Crime Reporter’s Trial Opens in Montenegro

Jovo Martinovic. Photo: Courtesy of Martinovic's family.

Crime reporter Jovo Martinovic has gone on trial in Montenegro, accused of participating in a drug trafficking ring.

by Dusica Tomovic, BIRN, Podgorica

The trial in Montenegro of Jovo Martinovic, an investigative journalist who has exposed crime networks, war criminals and robberies, opened on Thursday in a Podgorica court.

Martinovic has been charged with aiding and belonging to a drugs-trafficking gang. He has pleaded not guilty .

In custody since last October, when he was arrested alongside 17 others from Montenegro in a joint operation with Croatian police, Martinovic maintains his contacts with the other suspects were purely linked to his work.

BIRN reported in April that Martinovic had interactions with two of the other 17 suspects in the alleged drug-trafficking scheme as part of his journalistic work. They were Dusko Martinovic – no relation – and Namik Selmanovic.

Dusko Martinovic, the main suspect, is a convicted member of the “Pink Panther”  thieves gang. Jovo Martinovic worked with him on a series of TV shows about the robbers.

He worked alongside Selmanovic when the French production company CAPA Presse hired them to contribute to research on a documentary about weapons smuggling.

Testifying on Thursday, Dusko Martinovic said that the reporter was “not guilty” and had nothing to do with the charges.

“I met the journalist Jovo Martinovic while serving a prison sentence in Spuz prison in 2012. He visited me in prison several times together with a film director from the US about filming the documentary and the feature film about my life story and the prison sentences I served in France,” Dusko Martinovic told the court.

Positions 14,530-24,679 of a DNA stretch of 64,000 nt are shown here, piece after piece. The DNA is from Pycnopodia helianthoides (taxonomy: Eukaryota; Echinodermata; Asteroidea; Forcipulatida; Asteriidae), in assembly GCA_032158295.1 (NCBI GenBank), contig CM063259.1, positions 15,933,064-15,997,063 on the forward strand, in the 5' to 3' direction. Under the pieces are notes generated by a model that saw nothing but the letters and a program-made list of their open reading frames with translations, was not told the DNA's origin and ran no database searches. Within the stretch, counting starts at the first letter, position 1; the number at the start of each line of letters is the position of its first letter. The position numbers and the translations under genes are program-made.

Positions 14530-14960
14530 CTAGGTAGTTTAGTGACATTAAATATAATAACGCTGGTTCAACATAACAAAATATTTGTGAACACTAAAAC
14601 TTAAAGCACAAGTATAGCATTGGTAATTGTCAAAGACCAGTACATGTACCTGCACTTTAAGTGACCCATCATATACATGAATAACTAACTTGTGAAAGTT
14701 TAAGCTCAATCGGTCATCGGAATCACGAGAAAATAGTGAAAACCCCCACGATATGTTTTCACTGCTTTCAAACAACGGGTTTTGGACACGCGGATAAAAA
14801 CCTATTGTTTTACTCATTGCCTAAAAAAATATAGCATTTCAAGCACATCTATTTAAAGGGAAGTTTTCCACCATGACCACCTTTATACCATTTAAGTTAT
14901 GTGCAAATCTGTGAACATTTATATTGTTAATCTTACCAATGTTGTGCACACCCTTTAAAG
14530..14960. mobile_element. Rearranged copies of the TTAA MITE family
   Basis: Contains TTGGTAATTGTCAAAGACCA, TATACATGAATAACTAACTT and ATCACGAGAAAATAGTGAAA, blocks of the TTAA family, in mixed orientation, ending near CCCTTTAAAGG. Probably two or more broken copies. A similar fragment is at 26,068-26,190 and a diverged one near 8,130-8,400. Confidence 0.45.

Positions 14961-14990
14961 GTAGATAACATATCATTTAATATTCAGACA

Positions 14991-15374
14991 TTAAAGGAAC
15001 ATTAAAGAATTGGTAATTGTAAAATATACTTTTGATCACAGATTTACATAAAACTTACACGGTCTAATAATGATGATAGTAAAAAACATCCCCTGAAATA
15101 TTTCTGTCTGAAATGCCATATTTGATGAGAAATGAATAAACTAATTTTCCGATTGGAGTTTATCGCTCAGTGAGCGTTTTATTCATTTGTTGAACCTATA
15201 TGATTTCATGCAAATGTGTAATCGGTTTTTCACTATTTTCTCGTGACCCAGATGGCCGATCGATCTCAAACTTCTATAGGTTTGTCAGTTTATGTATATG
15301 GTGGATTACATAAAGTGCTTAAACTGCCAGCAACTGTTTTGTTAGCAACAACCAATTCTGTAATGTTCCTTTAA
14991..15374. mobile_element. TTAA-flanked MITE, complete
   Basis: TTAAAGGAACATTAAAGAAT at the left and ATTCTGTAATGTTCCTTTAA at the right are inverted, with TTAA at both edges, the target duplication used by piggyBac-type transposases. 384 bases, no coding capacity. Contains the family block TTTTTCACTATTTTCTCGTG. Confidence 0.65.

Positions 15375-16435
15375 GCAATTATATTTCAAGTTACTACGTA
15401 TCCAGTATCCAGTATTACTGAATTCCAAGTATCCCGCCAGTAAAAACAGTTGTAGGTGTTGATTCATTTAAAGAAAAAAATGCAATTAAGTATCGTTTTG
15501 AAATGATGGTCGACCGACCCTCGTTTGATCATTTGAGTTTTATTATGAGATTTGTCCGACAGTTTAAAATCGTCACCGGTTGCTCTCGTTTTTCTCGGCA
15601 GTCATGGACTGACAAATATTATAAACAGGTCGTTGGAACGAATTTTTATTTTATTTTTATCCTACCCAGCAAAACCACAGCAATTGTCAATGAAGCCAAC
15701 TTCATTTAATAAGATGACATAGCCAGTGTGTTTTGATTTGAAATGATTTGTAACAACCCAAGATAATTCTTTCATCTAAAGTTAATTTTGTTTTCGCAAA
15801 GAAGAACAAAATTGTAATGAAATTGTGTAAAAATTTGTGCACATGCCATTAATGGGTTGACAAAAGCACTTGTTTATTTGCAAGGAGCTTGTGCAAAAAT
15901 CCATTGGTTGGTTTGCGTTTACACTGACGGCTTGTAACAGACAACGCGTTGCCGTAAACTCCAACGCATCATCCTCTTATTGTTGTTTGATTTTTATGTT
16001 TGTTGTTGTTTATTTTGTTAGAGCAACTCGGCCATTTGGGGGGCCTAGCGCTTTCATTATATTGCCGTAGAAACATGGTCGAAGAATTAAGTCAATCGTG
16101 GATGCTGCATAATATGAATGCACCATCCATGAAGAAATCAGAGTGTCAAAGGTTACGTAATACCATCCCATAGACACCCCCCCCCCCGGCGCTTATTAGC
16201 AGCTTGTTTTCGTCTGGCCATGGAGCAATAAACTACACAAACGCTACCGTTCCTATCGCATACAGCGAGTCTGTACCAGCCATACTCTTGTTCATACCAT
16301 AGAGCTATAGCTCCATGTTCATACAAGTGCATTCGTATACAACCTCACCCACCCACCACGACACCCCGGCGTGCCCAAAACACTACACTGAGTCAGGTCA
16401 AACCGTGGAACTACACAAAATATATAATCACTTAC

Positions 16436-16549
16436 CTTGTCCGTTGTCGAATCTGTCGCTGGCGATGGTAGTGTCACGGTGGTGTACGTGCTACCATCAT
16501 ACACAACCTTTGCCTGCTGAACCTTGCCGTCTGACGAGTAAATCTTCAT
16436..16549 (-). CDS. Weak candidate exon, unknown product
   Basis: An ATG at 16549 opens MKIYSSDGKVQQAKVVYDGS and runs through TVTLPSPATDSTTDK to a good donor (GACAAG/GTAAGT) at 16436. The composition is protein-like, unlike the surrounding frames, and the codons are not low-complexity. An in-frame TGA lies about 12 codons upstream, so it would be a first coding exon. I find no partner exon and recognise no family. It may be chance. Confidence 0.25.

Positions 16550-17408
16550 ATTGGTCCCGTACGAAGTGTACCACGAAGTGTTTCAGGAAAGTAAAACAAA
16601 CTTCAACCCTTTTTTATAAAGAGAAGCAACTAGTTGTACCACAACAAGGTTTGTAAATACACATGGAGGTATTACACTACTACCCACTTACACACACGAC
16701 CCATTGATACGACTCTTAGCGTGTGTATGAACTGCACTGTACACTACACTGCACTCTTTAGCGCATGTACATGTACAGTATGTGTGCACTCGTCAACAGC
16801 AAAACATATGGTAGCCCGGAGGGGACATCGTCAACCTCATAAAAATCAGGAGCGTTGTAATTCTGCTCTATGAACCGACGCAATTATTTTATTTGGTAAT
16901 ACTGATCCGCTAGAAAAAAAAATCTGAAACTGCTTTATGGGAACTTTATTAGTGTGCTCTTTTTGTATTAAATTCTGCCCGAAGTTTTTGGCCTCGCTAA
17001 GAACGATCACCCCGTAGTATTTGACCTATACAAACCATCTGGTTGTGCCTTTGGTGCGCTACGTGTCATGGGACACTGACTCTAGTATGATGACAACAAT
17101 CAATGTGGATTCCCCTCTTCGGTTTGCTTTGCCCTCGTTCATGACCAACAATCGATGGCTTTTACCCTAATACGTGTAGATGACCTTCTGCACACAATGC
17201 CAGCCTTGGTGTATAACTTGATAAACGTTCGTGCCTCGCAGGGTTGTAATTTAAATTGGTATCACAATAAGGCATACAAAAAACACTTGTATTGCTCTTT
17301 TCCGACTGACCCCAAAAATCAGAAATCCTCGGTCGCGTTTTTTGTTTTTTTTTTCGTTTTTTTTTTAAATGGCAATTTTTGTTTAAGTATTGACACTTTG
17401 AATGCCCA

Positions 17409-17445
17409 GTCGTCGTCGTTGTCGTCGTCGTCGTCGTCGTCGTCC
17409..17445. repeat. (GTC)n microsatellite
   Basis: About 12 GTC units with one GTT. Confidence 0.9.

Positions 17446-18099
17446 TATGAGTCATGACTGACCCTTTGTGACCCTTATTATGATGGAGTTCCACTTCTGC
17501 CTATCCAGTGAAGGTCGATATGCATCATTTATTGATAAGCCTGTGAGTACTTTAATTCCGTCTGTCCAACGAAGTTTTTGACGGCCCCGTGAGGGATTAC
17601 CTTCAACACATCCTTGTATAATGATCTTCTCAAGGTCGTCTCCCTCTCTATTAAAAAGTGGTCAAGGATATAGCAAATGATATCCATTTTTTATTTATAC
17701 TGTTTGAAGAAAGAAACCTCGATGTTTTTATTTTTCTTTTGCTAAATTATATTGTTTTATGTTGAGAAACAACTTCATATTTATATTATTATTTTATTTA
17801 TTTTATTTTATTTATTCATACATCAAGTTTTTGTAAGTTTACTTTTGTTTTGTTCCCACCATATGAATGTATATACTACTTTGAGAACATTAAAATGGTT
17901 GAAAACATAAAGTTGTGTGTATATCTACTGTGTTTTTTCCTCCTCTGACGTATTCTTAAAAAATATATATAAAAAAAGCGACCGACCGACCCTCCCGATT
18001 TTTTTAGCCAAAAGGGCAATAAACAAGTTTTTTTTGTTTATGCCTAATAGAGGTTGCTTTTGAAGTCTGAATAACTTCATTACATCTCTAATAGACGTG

Martinovic, who on Thursday admitted his guilt, but not to all the crimes presented to the indictment, said that after leaving prison he would start filming under the agreement that he had made with Jovo Martinovic and the US production company.

In September, several media organizations called for the release of Jovo Martinovic, following claims that the prosecution had put pressure on another suspect in the drug-related case to accuse him falsely.

The European and International Federations of Journalists, EFJ/IFJ, together with the Media Union of Montenegro, called for him to be set free and meantime urged the Montenegrin courts to ensure him a fair trial.

They say the case of the reporter, who has been behind bars for almost a year, has given rise to deep concerns.

“Martinovic has insisted he is not guilty, saying his contacts with the other suspects were purely linked to his work as a journalist. His interactions with two of the other 17 suspects in the alleged drug-trafficking were part of his journalistic work,” they said.

But the government has rejected calls to release the reporter, saying that it cannot interfere with the independent decisions of the judiciary.

The government said the indictment against Martinovic was raised and confirmed “on the basis of evidence” that was obtained lawfully.

The article was originally published by Balkan Insight on 27 October 2016. It is republished here with permission.